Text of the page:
Rome was not built in a day, they say. And neither was New York City or its 24/7 subway system. All good things take time, and more so, when it cuts through some of the densest neighborhoods in America. On our fifth annual pilgrimage through the monumental construction site of the Second Avenue Subway, Dr. Michael Horodniceanu, president of the Capital Construction at MTA, led us through three new stations and 23 blocks of tunnels–from 63rd street to 86th street some 115 feet below Second Avenue.
The Second Avenue Subway, first envisioned at the peak of the roaring twenties (and first crushed by the Great Depression) is on track to open the first phase by December 2016. “The $4.45 billion project is 82% complete” Dr. Horodniceanu announced, as we walked along the newly installed train tracks. “The remaining 18% is the toughest. Testing a multitude of new systems, such as signals, communication, electrical, fire-safety to work together and integrating them with the existing infrastructure is the biggest challenge, but we are confident the project will open on time,” he said with pride.
We began our tour at the 63rd and Lexington Avenue station extension, a spot we had visited before, and the progress was evident right away. The dramatic caverns we hiked through just two years ago have now been shaped into a robust subway system, with train tracks in most tunnels, gigantic ventilation ducts floating above the stations, and Signal rooms equipped with the Communications-Based Train Control (CBTC) system.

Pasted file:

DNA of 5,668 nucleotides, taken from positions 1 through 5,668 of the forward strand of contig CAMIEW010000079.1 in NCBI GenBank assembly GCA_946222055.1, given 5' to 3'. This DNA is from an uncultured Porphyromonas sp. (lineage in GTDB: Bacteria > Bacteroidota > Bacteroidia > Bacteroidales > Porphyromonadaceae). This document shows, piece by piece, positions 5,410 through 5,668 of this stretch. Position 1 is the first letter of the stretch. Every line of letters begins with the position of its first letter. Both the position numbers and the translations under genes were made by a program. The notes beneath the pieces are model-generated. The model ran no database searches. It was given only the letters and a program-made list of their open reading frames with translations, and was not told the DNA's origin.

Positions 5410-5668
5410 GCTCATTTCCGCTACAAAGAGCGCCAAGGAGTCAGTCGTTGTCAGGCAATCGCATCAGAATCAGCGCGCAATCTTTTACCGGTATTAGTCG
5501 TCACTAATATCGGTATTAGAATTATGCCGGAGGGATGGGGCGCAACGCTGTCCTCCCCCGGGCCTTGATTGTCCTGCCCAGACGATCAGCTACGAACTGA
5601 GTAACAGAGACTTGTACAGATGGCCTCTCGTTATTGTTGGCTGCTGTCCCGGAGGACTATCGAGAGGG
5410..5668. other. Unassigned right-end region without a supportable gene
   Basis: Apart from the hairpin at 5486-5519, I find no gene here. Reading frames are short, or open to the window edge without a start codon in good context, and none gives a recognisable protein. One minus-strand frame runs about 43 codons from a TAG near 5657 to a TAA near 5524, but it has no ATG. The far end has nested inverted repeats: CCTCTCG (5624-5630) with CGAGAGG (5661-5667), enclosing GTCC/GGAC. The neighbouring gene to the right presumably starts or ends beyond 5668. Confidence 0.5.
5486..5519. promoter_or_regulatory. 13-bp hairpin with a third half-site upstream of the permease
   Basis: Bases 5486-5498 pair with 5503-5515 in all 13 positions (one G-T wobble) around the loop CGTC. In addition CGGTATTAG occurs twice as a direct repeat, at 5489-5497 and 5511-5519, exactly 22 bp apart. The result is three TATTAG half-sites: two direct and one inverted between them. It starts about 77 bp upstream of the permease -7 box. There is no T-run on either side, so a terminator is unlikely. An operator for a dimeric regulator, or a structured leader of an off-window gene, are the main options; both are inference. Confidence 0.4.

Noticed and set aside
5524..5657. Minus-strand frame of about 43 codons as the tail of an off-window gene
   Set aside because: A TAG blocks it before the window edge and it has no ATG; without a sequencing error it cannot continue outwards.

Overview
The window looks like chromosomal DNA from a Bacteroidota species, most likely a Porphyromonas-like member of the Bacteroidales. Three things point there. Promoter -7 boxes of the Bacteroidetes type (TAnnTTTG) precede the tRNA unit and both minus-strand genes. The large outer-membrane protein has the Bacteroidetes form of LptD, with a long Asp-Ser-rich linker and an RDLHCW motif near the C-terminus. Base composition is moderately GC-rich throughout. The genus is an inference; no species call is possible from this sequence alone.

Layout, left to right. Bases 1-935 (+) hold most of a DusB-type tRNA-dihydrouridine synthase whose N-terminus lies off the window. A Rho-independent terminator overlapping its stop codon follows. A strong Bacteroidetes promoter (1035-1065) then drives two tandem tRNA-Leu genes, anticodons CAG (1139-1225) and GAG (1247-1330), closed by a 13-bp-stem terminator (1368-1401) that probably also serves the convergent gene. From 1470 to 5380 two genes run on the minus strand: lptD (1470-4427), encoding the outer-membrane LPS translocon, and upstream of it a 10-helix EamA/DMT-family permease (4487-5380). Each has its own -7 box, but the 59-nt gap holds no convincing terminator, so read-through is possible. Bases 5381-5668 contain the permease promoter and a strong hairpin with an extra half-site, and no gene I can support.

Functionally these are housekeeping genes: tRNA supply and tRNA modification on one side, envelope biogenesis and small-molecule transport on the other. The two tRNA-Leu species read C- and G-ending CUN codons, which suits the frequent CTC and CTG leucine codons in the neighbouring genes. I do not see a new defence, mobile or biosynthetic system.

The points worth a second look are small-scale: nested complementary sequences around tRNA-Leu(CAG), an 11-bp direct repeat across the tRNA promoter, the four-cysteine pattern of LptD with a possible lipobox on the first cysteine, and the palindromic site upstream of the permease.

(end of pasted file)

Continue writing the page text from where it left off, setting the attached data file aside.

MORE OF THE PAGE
The station walls are also being dressed in the iconic NYC subway tiles, a precursor to the colorful mosaics that will depict New York City’s dynamic culture and rich history. Phase One will add three new stations at 72nd, 86th and 96th streets while the existing station at 63rd and Lexington is also getting a makeover. Once opened, the Q train will be rerouted along this line. Arrangements have also been made to incorporate a new ‘T line’ in the future which is planned to run from 125th street and Second Avenue all the way to Hannover Square in the financial district. Here are more pictures from our stroll through the Second Avenue Subway construction: